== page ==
over her face and eye—my instructions are to take prisoners immediately, if there are marks of violence—she said she had been in bed since 1 o'clock. MR. KYDD. Q. Did you observe whether the prosecutrix was sober? A. Yes, she was, and the mother also. Witnesses for the Defence, JANE CONELLY. I live at 8, Robin Hood-court, Shoe-lane—on Sunday, 18th September, I was with the prisoner—we went to a christening all together it Little Pearl-street, Shoreditch—me and her sister and a young man—we had some drink there—the prisoner was very drunk, and my sister took her home and put her to bed, at 28, Little Popham-street—I then went to look for her young man, and afterwards found him in Elder-walk, fighting with the prosecutrix's sweetheart, Bill Fieldy—her brother then came up, stripped himself to his trousers, and fought the prisoner's young man—I said to Margaret Dunn, "You ought to be ashamed of yourself for letting your brother fight like that"—she called me a frightful name and hit me, and I hit her in return, and she and I had a fight—after it was all over, we went back to the prisoner's house—that was about ten minutes to 12—she was then asleep in bed with her baby—I left her a little after 10, and got back about ten minutes to 12, and she was in bed all that time.

Cross-examined by MR. KYDD. Q. What time did you go to the christening? A. In the afternoon—we began drinking after 5—I had taken a little drop, but not so much as the prisoner—I know the time when I went to look for the prisoner's young man, because the houses house at 11.

JOHN GRIFFITHS . I live at 1, Roberts-yard, Elder-walk—on Sunday night, 18th September, a little after 11, I was returning home, and saw a young man named Say wood very much intoxicated—he is the prisoner's young man—I followed him—he met Margaret Dunn's young man, William Fieldy—they had some words, and they commenced fighting, and then they were parted by the bystanders, and they then shook hands—Margaret Dunn's brother then came up, stripped all but his trousers and boots, and commenced fighting with Say wood—the last witness said Dunn ought to be ashamed of herself for letting her brother fight a drunken man, and she hit her, and Jane Conelly hit her again—I looked at the men, and then I saw Conelly and the prosecutrix on the ground together, struggling together, and pulling each other's hair—they were all in liquor.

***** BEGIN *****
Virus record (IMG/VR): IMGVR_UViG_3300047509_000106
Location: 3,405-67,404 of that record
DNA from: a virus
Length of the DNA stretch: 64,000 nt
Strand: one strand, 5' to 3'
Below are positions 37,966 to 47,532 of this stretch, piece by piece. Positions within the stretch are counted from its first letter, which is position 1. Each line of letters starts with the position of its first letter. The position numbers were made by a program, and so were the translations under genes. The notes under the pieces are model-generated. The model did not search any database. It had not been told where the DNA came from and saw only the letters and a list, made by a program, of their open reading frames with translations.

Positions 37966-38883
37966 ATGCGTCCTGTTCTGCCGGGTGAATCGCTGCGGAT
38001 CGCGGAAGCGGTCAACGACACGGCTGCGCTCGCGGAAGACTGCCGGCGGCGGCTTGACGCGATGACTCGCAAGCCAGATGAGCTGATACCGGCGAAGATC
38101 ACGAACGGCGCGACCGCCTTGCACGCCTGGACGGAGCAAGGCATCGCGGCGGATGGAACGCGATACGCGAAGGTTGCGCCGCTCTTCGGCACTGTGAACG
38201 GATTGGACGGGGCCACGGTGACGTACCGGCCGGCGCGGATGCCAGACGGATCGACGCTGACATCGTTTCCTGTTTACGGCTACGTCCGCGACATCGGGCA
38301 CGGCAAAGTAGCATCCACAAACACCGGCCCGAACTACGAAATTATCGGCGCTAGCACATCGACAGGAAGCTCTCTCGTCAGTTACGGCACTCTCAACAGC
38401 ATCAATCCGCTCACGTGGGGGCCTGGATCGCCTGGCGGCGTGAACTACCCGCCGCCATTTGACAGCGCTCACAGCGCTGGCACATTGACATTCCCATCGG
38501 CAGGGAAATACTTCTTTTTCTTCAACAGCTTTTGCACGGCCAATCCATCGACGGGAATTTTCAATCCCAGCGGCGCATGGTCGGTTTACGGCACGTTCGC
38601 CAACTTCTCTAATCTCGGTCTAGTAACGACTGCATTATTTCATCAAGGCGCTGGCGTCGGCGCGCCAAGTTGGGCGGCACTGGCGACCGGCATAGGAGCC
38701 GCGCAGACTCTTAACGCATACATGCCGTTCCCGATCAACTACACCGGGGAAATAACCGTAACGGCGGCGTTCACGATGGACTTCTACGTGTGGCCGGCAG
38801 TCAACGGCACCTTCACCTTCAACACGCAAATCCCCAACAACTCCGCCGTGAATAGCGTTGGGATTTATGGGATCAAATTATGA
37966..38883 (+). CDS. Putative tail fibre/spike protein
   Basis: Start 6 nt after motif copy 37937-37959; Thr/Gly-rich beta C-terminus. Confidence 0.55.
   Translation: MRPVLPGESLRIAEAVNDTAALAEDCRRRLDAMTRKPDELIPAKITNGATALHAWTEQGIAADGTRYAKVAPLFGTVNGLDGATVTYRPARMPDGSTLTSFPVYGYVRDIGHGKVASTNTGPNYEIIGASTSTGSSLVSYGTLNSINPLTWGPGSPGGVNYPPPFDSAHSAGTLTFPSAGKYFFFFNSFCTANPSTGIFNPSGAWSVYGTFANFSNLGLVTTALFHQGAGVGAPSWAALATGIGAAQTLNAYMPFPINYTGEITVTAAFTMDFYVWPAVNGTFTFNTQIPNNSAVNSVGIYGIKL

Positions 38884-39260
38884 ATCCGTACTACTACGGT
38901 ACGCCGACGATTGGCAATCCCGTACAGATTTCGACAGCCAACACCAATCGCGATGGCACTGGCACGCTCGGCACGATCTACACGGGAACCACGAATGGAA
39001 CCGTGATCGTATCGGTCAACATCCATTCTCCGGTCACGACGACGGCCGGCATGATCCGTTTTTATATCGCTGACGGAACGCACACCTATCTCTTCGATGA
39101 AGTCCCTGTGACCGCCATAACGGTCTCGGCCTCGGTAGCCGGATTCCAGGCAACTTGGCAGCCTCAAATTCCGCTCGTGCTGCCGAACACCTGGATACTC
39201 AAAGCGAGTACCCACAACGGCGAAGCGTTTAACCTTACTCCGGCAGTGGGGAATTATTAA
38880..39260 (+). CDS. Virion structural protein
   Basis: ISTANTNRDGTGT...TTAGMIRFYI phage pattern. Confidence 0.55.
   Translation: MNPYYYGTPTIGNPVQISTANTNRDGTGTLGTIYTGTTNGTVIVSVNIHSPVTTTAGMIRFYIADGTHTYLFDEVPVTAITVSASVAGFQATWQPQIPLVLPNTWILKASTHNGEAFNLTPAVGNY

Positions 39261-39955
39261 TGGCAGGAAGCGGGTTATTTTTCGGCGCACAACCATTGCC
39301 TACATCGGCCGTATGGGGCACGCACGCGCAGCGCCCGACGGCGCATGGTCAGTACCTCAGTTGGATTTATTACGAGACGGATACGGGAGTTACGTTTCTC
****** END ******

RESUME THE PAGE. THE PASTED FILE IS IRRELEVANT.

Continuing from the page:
Cross-examined. Q. How many were there there? A. About thirty people altogether, I should think—I had not been at the christening—I was perfectly sober—I never saw the prisoner at all that night—I did not see her that day anywhere.

MARY ANN DICKENSON . I live at 16, Elder walk—on Sunday, 18th September, from 11 to half-past, I met Margaret Dunn in Frog-lane—she asked me if I bad seen her brother Fred—I said, "No," she then went away—I went home, and saw two young men shaking hands, making up a fight—at that time Margaret Dunn returned with her brother, with nothing on but his boots and trousers, and he fought one of the men—I saw Margaret Dunn fighting with the young woman who has been examined here—the prisoner was not there at all